Not for Children: Advertising in the service of good

Page from Welcome to My NeighborhoodThis is pretty powerful stuff, right here.

What does life look like to a child in a world almost devoid of hope?   What does a world where mommies date addicts, where siblings go to jail, and where food is a rarity, do to a child?  Is there any hope that these young people will be able to capture a “normal” life?

And, for those of us who take social stability, access to education, and family strength for granted: how do we see the world through the eyes of these children?  How do we empathize?  How do we become motivated to help?  Most importantly, how do we help these children understand their own power and capacity for growth, change, and happiness?

Youth Ambassadors KC [link:] describes itself as “an educational, not-for-profit employment program designed to empower underserved youth with the knowledge that they as teenagers have a vital voice. They have the power to be active participants in their communities, not just passive observers.”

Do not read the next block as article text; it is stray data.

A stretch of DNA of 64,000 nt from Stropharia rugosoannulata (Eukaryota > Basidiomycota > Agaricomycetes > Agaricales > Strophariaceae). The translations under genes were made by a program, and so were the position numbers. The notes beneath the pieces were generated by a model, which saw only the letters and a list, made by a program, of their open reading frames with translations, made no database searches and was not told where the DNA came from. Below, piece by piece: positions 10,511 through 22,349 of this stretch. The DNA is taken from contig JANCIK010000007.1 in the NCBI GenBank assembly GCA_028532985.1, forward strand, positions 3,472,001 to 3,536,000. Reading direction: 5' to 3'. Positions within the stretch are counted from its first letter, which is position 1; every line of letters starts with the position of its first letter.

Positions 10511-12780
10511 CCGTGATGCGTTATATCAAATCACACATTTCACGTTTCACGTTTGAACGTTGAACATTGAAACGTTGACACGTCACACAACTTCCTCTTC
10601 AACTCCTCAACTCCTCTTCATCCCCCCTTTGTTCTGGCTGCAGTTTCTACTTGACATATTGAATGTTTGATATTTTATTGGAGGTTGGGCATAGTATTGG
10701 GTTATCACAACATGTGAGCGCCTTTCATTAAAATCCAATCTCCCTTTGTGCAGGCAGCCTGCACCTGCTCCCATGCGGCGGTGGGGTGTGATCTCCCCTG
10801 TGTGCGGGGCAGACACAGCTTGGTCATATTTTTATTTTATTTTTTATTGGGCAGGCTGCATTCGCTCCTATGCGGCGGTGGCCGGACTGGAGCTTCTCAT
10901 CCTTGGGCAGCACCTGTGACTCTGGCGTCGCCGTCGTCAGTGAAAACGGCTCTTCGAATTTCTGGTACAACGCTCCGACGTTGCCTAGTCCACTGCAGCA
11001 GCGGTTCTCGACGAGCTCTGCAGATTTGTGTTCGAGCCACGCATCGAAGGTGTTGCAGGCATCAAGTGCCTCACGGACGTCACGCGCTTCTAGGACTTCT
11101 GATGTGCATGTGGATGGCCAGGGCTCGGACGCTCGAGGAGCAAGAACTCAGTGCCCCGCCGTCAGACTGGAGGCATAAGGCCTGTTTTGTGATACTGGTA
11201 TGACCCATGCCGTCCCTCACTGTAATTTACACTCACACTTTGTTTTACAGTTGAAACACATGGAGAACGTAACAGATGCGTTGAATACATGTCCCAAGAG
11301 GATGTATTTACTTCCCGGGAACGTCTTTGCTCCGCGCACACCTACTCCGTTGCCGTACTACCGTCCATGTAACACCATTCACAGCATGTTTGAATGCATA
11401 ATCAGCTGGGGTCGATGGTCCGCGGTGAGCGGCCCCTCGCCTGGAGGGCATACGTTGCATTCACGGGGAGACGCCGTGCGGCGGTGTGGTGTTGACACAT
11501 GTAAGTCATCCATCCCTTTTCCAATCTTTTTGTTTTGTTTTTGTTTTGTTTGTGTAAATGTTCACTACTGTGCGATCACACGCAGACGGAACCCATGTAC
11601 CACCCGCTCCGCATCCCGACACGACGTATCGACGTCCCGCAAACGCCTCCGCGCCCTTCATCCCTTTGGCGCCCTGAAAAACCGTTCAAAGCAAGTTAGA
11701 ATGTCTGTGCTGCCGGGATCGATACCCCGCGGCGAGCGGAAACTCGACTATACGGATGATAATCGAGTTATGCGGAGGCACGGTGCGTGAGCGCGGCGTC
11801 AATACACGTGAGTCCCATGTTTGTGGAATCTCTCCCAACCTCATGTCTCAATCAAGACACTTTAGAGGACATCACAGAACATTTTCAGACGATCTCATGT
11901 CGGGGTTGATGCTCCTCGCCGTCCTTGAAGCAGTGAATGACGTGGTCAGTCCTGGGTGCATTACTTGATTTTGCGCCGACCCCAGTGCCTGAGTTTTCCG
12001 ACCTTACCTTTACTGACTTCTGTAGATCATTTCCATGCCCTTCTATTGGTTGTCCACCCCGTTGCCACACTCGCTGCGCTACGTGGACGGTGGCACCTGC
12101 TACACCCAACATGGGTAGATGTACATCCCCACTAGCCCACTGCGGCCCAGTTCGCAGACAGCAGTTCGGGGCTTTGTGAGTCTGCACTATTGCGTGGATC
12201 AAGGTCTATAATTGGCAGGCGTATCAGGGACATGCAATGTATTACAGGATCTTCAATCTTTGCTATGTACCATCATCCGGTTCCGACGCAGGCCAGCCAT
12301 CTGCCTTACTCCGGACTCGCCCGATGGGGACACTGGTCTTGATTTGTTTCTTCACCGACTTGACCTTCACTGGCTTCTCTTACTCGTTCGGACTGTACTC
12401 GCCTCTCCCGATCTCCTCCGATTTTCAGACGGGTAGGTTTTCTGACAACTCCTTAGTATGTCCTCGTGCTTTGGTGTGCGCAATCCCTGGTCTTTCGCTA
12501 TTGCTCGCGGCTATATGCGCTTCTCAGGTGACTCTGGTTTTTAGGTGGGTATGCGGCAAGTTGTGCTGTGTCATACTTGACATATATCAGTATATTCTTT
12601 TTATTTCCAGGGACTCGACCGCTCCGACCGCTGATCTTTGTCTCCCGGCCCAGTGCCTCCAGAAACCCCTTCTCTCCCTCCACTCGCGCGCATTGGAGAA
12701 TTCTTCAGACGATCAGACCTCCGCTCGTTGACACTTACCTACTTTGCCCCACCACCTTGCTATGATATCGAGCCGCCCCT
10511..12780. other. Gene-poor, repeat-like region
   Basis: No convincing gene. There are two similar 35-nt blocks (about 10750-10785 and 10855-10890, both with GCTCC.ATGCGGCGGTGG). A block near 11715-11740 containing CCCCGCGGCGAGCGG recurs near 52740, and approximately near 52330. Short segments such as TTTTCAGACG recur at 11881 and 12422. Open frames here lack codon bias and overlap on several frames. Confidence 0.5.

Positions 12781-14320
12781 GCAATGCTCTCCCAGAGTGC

Kansas City based advertising agency powerhouse, VML [link:] teamed up with Youth Ambassadors to help them gain attention to these problems.  The resulting book, “Welcome to My Neighborhood: real stories written by real children” was recently recognized at the Cannes Festival.

The idea behind the award winning work was to take the innocent tropes of children’s literature and adapt them to a reality faced by so many of America’s youth.  The aim was to raise the profile of Youth Ambassadors, so that they could find more partners to help them in their work.

The work is available for download, and I think it speaks for itself.   The world it depicts is bleak, but perhaps the fact that these children have been given the opportunity to tell their stories, and thus, by exercising some control over their reality, begin to sense that they can change it, is cause for hope.

See the entire book here: